Deciding How to Pay
- Do you want to pay cash, will you borrow at home and use the cash raised there to buy in France, or would a French mortgage be a sensible choice? You might even want to consider a Euro Switch product so that your overall mortgage interest charges are minimised.
- Although you may be able to afford to pay cash, this will lock up your capital. If you decide to extend your existing mortgage, always bear in mind the warning “Your home may be repossessed if you do not keep up repayments on your mortgage”. You may be putting your main home at risk for the sake of your holiday home.
- A French mortgage will be Euro-denominated and charged at Euro interest rates. If you plan to earn some rental income from the property, this can be collected in Euros and put towards the repayments.
- If you would like an idea of what a French mortgage would cost fill in the French mortgage enquiry form.
- For EU (including UK) residents and taxpayers the minimum deposit is normally 15% of the purchase price but in some limited cases a 100% mortgage is possible.
- For those outside EU, the minimum deposit is usually 20%.
- French mortgages are normally repayable when the oldest borrower reaches the age of 70 though some lenders accept 75. We can, in some circumstances, arrange for a higher age limit subject to special insurance conditions.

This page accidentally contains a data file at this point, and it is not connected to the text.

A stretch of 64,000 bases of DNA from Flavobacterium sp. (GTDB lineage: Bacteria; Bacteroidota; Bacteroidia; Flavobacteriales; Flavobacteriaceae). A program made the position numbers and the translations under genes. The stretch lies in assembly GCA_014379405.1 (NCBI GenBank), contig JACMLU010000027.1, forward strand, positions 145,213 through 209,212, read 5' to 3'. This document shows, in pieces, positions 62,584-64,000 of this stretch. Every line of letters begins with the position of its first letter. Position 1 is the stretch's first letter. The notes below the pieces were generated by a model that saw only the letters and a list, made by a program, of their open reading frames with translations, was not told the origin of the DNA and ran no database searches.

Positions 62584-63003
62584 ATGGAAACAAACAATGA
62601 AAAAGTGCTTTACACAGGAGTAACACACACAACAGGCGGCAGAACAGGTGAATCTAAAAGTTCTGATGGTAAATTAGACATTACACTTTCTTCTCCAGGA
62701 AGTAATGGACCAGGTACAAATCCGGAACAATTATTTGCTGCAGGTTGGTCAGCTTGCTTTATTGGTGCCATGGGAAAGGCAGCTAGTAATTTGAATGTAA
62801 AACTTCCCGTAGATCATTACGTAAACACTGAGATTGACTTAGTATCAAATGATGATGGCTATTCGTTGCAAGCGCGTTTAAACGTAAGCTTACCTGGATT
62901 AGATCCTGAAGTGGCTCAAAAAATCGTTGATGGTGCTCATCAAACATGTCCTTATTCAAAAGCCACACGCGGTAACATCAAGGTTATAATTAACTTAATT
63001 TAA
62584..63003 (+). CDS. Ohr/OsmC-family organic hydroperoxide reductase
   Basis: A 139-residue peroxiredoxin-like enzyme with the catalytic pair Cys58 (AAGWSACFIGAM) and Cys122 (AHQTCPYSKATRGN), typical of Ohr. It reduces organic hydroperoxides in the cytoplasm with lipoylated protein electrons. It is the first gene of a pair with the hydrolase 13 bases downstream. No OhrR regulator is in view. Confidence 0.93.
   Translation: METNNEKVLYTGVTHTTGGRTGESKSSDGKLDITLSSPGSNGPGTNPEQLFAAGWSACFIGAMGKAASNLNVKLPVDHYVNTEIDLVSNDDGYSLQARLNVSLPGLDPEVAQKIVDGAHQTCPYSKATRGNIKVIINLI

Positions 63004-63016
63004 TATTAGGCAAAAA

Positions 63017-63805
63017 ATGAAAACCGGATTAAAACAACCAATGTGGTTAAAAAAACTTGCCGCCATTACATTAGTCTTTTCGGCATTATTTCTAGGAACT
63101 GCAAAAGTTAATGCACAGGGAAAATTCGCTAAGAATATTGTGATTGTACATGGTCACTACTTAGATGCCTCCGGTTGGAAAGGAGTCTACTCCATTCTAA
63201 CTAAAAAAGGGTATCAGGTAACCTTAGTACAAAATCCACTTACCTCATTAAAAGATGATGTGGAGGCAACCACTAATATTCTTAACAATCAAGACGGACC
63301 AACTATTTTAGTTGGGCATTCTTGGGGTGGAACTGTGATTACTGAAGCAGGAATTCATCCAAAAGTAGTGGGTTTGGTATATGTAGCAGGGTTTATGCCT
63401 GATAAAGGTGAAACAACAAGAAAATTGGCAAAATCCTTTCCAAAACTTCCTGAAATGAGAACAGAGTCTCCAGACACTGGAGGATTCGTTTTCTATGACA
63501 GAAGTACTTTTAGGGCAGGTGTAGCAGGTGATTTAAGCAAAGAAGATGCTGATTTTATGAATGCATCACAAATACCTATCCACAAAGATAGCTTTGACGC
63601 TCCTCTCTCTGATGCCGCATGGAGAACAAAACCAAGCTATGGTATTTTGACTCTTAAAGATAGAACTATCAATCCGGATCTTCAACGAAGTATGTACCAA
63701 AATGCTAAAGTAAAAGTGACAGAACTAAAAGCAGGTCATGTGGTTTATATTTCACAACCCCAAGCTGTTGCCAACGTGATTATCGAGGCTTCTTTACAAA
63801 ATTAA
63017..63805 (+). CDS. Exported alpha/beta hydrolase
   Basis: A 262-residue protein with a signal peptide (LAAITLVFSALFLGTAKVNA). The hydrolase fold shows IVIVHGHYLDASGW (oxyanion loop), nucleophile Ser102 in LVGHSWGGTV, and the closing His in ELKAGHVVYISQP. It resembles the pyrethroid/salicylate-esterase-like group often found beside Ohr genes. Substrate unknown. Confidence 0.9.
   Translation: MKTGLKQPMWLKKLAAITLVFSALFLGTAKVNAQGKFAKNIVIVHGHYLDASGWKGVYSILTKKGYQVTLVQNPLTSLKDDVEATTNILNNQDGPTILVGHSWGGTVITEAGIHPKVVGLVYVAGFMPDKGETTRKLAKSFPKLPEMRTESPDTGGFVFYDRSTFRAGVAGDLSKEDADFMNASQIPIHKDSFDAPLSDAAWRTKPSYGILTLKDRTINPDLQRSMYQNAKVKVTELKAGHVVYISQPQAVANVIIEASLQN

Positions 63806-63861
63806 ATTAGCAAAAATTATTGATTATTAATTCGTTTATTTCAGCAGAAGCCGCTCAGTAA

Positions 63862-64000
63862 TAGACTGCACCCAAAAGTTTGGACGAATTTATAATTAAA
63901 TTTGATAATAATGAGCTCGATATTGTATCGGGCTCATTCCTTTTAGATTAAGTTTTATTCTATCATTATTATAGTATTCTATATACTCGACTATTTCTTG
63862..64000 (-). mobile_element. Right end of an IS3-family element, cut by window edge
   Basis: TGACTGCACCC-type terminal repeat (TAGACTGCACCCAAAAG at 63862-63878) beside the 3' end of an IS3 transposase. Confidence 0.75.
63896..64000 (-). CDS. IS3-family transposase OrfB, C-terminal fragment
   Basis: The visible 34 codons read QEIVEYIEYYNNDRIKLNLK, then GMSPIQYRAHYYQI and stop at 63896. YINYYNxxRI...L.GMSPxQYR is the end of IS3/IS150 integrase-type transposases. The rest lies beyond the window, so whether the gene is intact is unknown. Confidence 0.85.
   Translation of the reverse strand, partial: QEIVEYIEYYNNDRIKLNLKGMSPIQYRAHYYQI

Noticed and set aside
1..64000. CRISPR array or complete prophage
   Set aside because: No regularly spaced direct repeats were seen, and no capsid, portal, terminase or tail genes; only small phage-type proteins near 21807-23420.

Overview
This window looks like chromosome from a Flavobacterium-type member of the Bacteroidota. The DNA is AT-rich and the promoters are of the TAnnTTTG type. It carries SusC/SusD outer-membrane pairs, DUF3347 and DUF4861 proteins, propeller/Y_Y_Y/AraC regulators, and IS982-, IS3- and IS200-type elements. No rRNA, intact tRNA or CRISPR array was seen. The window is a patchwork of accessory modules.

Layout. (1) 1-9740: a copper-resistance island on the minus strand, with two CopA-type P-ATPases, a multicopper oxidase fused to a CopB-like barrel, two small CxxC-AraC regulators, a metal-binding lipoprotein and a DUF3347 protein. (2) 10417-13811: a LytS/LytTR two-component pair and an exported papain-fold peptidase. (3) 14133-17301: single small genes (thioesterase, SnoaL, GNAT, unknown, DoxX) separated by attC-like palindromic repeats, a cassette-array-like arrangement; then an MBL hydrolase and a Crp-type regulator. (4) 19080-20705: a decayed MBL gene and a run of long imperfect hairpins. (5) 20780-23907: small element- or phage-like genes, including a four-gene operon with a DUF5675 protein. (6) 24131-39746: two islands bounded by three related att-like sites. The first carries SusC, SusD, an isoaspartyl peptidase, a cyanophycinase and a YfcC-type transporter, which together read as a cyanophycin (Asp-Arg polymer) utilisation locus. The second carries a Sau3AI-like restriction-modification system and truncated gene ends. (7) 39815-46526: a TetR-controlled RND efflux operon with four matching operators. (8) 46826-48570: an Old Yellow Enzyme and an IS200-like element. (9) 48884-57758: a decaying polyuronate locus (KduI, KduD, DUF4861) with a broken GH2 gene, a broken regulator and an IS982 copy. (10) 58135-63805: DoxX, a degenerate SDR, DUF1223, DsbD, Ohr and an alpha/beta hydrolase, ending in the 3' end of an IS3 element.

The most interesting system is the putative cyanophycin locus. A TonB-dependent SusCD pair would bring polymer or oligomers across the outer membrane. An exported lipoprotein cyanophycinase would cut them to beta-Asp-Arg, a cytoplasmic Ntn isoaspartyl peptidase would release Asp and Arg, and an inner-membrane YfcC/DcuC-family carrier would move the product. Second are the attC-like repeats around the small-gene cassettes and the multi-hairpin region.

- Wherever you decide to buy, you will have to produce documentation about yourself and your family, so it’s a good idea to assemble the paperwork before you leave home. If you take original documents, many French administrators will be happy to make their own photocopy. If they request a document to be sent later, they are quite likely to ask for a certified copy (and possibly a translation, too).
- A useful dossier, to prove your civil status and financial standing would include passport, birth and marriage certificate, final decree from a divorce, proof of residence in your home country (such as a driving licence or local tax bill). It is also useful to take along a utility bill as proof of address, as this is commonly accepted in France, and recent bank statements showing income and outgoings. A letter from your bank, confirming that you hold an account is also useful if you don’t have a bank statement to hand.
- If you need to confirm your income, recent pay or pension slips for the last 3 months and a year-end tax certificate are the best documents for employed people and the retired. Self-employed people should have a copy of their last 2-3 years certified accounts and tax returns.
- If you don’t already have a French bank account, contact us and we will help you set one up along with your mortgage at no charge.
- The signing of the contract to purchase requires a deposit (about 5% for new properties and 10% for older properties), so you will need to make sure sufficient funds are available for the Estate Agent or Notaire to hold until completion. Most professional agents are happy for you to telex funds to their client account once you have returned to your home country so remember to collect details of their client account while you are with them. For the best possible € (Euro) exchange rate remember to get a wholesale rate foreign exchange quotation.